Notice the title of this post isn’t “Buy Now or Buy Later.” That’s because you’ve long ago made the decision to buy. Now, you’re trying to decide how long you should wait to pay for it.
Recently my wife and I were doing a little furniture shopping. We had been saving for a new couch and recliner for our living room for a while, and we had finally reached our goal.
Strolling through the store, I saw a couple talking to a salesman. He was putting their information into a computer, getting ready to process an application for credit. I realized that these people had no intention of actually paying for their furniture that day – they had decided to buy and charge it to a store account.
Then I saw another such couple. It occurred to me that maybe saving up for a purchase puts me in the minority of customers at this little furniture store.
You mean I have to pay for it?
You see, when buying an item, you have to pay for it. The money has to come from somewhere. I don’t think some people get this simple truth. Your credit card company or the store where you’re shopping will gladly give it to you today, but you’ll pay dearly for this money in the form of interest.
Paying later ensures that you’ll always pay more than the asking price. It also means your obligations will increase every month. Essentially, you’re relying on your future self to consistently make on-time payments until the debt is paid off. The problem is, our future selves aren’t very reliable.
The alternative to paying later is paying now. But this is tough. It requires you to sit out of the game for a while until you’ve saved up enough to make the purchase. Who wants to do that? It’s not the glamorous thing to do, and it certainly won’t win you any awards.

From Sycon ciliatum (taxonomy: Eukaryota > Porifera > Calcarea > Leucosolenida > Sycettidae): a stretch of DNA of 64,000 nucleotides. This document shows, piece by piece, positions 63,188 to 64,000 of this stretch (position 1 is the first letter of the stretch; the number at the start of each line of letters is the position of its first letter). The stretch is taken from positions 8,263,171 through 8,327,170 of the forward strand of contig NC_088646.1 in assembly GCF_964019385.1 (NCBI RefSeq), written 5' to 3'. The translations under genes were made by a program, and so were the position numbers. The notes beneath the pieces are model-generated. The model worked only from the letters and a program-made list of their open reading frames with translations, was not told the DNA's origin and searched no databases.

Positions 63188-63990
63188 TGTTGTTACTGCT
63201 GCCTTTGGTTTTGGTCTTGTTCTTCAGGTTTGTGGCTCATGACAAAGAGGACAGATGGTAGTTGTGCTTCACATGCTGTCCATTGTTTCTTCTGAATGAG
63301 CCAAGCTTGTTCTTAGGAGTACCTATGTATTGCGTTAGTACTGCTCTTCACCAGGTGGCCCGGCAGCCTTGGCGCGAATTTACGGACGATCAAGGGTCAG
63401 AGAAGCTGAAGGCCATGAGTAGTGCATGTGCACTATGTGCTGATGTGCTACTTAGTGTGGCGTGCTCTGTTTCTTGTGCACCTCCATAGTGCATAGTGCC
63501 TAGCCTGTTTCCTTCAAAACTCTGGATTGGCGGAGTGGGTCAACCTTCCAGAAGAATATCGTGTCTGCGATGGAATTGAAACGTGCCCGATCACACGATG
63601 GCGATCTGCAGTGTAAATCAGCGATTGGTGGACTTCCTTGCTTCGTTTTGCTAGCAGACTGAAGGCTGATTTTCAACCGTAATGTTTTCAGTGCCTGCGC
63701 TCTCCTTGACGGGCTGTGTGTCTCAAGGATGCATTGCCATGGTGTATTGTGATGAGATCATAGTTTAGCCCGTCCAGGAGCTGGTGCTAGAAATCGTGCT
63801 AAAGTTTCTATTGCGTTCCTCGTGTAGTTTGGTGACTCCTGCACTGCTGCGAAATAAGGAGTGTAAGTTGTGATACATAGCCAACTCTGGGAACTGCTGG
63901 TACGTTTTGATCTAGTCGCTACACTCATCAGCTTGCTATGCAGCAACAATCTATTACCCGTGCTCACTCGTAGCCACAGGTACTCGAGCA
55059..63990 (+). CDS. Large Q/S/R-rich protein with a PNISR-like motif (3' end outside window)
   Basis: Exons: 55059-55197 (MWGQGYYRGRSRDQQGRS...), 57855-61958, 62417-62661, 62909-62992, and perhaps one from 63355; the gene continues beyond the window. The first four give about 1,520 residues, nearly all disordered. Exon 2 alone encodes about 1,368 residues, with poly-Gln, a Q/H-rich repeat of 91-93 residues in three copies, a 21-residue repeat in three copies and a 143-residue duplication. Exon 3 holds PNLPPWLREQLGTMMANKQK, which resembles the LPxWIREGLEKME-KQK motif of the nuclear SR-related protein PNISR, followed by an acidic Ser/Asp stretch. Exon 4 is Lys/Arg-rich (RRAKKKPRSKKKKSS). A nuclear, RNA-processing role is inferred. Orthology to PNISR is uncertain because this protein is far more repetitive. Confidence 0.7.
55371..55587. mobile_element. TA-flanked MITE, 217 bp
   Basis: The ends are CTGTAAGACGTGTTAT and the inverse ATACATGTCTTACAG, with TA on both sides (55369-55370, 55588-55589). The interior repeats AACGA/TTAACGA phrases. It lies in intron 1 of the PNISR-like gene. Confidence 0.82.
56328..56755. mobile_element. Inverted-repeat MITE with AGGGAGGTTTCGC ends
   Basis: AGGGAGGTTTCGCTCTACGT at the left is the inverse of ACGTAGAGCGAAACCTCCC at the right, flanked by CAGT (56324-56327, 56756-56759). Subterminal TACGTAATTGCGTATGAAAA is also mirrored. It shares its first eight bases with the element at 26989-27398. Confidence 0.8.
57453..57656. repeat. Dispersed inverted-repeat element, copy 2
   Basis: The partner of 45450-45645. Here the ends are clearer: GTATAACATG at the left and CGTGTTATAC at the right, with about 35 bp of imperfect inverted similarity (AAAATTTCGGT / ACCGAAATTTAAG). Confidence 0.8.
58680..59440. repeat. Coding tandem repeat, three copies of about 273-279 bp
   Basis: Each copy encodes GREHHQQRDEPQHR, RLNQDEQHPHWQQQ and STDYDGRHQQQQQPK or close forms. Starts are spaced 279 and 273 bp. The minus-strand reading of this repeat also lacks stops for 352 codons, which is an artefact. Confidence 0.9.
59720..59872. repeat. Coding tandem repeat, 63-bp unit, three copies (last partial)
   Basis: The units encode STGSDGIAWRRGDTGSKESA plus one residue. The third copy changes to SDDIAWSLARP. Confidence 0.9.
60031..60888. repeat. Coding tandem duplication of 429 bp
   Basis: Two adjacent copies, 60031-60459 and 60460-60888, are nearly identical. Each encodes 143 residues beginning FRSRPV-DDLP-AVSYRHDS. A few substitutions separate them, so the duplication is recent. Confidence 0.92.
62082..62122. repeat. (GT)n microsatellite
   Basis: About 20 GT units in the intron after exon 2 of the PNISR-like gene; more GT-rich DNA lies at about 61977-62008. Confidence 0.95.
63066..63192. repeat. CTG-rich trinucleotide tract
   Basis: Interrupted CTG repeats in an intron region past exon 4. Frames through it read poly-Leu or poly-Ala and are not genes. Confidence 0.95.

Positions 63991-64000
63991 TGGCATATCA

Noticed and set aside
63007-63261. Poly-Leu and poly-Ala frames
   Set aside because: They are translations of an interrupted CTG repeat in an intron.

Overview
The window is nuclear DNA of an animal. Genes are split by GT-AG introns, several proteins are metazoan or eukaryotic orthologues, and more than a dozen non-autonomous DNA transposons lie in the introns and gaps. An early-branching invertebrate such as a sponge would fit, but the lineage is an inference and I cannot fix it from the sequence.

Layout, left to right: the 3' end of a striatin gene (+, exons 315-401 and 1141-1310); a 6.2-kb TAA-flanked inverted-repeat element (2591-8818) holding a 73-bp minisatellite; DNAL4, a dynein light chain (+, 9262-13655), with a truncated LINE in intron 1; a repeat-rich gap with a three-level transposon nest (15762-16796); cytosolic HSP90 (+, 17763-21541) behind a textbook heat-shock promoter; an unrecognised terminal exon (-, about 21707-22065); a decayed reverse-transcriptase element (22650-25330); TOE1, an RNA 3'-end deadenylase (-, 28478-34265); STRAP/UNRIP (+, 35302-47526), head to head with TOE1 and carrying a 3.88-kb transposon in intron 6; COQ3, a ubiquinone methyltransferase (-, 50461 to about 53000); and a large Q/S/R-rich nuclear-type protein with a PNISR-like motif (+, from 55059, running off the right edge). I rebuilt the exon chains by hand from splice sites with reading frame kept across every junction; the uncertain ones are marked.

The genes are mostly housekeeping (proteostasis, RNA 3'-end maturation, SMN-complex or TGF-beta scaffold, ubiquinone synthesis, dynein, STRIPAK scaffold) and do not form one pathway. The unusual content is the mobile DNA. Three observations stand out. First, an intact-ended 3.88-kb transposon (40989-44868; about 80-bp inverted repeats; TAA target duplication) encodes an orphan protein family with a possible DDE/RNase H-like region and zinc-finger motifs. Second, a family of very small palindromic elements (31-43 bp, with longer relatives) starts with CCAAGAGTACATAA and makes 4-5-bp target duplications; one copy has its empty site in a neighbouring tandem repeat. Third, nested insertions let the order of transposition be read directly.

But it does offer you some benefits
First, it allows you to remain debt-free. We all know the benefits of being debt-free.
Next, it allows you to earn interest on your savings instead of paying interest to someone else. Your decision to pay now completely transforms the equation. You go from paying more than the asking price and being a slave to your paycheck, to having control of where your money goes. From the back seat to the driver’s seat.
It allows you time to shop around, compare features and prices, and make sure you’re getting the best deal. Do you really need the $300 blender, or will the $60 one do the job just as well? Could you find a discount code to get it down to $50? What’s the price on Amazon? Take time to think about which features you really need.
Finally, paying now gives you time to practice good old-fashioned delayed gratification (DG). As you approach your savings goal, you’re constantly denying yourself the pleasure of having the item. The more you flex your DG muscle the stronger it gets.
Either way you’ll have your item. Paying now, with your own money, sets you free from debt and ultimately puts you in control of your finances.
Photo by smithfurniturestore.com